Sometimes the earth is called the "Blue Marble" and because sin entered the world, this "Blue Marble" is not as shiny anymore, if I were to think of it as an actual ceramic marble. Perhaps, because of sin, it is caked on with dirt and grime. But Jesus' fire purifies it. Removes the dirt. Analogies are never adequate but I hope you follow it anyway.

Either way, Jesus seems to mean serious business when talking about fire. His presence. His purification love. Real stuff. Serious business.

Which leads to...this part about division.

I love my family, and I don't want to be divided from them, and it doesn't initially make sense why Jesus seemingly desires that He will be the cause of division for us. But the thing about Jesus is that He desires our hearts. Our souls. Does my heart burn for Him? If He makes Himself known (like, with fire) in order to save us from our sins, I only have two responses: 1) Follow Him or B) Turn away from Him.

I think that is what will cause division--the split between those who follow Him and those who do not.

Earlier this evening I got to listen to my pastor give his vocation story (and brief catechesis on the priesthood). He's an Episcopalian priest convert to the Catholic faith. The main driving factor of his conversion was realizing that in the Episcopal tradition, they do not have the real presence of Jesus in the Eucharist. He realized, over time as his heart burned for Jesus present in the Eucharist, that he will follow Jesus in the Catholic faith because of the Eucharist since Jesus is truly present (fun fact: a red candle is lit near any Catholic tabernacle to let the faithful know that Jesus is present) which fire makes me think of God's presence) see above))).  When he made the decision to convert to the Catholic faith, this caused some division in his family of the Episcopal congregation that he was part of for 4 years. Granted, many were supportive, some even wanted to make the jump with him, but still others weren't too keen on the idea.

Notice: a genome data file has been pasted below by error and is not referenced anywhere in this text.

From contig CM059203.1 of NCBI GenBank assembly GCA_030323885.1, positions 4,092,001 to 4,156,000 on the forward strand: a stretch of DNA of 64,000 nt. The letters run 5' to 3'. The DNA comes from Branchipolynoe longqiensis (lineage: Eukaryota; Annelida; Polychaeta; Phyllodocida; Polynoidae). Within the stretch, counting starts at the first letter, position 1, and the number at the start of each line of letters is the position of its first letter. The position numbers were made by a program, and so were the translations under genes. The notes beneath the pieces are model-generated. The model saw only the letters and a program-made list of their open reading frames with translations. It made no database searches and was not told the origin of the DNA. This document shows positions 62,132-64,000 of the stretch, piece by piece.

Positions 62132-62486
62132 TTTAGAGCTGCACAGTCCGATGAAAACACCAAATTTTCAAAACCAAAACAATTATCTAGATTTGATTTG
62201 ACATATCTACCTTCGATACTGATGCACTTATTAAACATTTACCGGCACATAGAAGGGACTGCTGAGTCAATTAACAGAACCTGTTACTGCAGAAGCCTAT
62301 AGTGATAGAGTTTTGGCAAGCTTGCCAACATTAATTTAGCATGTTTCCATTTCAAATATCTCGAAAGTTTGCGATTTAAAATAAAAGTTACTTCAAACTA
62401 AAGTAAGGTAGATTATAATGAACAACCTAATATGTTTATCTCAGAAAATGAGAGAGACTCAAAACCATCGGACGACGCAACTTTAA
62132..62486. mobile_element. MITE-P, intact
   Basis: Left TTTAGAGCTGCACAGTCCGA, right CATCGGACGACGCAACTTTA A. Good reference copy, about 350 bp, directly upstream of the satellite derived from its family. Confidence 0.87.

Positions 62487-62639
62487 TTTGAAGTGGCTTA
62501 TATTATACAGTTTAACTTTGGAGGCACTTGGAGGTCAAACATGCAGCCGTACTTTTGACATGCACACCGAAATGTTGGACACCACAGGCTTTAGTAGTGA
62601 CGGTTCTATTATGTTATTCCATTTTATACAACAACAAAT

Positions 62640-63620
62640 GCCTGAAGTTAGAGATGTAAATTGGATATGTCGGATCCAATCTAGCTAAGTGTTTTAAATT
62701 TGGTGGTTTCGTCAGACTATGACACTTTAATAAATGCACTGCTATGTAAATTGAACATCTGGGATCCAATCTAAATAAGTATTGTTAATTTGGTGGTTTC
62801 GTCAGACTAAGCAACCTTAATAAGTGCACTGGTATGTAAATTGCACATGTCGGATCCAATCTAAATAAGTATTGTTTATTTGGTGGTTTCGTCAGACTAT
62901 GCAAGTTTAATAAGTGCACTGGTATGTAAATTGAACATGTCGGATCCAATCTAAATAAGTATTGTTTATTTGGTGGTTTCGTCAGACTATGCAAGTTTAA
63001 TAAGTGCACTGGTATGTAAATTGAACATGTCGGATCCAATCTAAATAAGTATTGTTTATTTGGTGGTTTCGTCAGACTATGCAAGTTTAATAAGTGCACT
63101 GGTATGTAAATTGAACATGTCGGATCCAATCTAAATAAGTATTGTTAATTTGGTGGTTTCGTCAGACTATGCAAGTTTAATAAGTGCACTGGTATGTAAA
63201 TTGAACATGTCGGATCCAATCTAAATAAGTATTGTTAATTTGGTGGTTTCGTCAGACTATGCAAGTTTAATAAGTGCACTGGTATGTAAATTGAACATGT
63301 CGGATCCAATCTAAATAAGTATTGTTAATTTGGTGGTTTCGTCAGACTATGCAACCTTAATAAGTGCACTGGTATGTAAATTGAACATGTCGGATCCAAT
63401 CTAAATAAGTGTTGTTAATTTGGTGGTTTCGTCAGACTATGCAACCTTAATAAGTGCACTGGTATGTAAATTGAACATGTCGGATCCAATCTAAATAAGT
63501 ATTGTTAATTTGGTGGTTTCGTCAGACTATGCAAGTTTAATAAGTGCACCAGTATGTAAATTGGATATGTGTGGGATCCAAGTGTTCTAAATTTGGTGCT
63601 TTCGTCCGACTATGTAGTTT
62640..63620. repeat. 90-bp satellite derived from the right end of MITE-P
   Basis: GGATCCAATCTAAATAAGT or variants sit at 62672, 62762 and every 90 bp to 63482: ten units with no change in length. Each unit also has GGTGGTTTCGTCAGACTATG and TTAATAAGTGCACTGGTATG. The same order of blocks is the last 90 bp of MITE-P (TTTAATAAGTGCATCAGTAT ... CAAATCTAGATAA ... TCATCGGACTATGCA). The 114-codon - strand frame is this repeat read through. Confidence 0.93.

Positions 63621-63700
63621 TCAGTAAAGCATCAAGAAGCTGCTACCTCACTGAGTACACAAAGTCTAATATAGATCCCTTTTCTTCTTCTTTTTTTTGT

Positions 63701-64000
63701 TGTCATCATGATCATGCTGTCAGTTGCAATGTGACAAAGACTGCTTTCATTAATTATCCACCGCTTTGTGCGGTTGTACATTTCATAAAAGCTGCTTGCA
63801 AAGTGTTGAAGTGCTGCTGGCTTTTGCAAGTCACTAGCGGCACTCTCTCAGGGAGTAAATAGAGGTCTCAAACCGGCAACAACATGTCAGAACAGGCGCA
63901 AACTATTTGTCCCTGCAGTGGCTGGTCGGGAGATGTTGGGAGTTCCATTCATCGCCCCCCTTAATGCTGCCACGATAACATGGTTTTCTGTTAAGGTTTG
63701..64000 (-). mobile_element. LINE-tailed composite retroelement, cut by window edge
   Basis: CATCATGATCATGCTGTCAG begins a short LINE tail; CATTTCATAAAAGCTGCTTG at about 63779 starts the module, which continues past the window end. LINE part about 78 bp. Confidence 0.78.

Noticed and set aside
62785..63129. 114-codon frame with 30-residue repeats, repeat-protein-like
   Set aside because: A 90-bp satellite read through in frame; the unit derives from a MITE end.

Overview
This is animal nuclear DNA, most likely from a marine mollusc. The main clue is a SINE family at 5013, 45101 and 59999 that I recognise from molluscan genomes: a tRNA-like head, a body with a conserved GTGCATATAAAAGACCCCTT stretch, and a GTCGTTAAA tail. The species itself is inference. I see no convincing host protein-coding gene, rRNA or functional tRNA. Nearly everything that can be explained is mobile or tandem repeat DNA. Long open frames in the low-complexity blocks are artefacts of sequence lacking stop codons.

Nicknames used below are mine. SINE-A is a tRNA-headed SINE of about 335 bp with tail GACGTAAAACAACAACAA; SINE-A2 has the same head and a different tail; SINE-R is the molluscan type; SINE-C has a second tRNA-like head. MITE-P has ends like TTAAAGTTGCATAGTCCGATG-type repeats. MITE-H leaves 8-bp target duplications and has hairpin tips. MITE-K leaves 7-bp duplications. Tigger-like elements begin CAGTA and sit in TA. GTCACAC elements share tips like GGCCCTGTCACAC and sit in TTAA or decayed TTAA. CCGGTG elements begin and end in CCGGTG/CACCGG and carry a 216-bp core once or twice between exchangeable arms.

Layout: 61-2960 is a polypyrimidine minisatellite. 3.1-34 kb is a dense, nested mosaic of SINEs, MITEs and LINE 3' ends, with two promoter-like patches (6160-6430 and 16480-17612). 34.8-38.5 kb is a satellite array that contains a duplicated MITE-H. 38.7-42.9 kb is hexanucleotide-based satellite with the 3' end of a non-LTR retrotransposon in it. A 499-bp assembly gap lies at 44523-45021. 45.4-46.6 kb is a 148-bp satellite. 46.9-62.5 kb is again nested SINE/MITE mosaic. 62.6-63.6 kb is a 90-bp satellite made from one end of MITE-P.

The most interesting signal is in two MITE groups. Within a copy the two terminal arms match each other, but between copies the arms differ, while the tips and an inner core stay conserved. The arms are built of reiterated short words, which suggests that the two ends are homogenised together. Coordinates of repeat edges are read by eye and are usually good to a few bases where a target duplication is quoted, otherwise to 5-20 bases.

And then please pray for one of my friends. She's seriously thinking about joining a religious order because her love for Christ burns so much so that she is willing to drop everything and follow Him. I have a limited understanding of her situation, but I know, for whatever reason, things have gotten complicated with her family. A sort of division.

Not everyone is prepared for Jesus' presence and purifying love. This will cause division. But! What are things that I can do to help others and prepare them to come to a better understanding of Jesus so that we are not divided on the Last Day and for all eternity, but rather unified in the Mystical Body of Christ sharing in the beatific vision of God in heaven?
"If you are who God created you to be, you will set the world ablaze." - St. Catherine of Siena
En fuego.
- JD

PS Pardon my lack of coherent think-blogging...I need to gain more experience points on reflect-blogging on Mass readings

Fire // Thomas's Pics, Flickr

Monday, October 21, 2013

I Shouldn't Assume Things About Pope Francis... assuming that he doesn't speak English. See, when he was chosen in the conclave earlier this year, I heard that he spoke a small handful of languages that didn't include English. I mean, whatever! It doesn't matter to me because I know that there are many, many competent translators out there.

And when I was in Rio De Janeiro over the summer for World Youth Day, he spoke not a single word of English. Every time I heard him speak, it was either Spanish or Italian. Maybe even Portuguese.

But...just the other day...Pope Francis sends a video message in English (supposedly, for the first time during his pontificate) to the Philippines on their first Conference on the New Evangelization! Sure, he's reading from paper, but!

What a great, simple, heartfelt, and encouraging message he has for the Philippine Church. :-)

To make this short video even cooler...that's my dad's classmate being all cardinal-y at the beginning...and even more impressive is Pope Francis speaking in Tagalog at the end.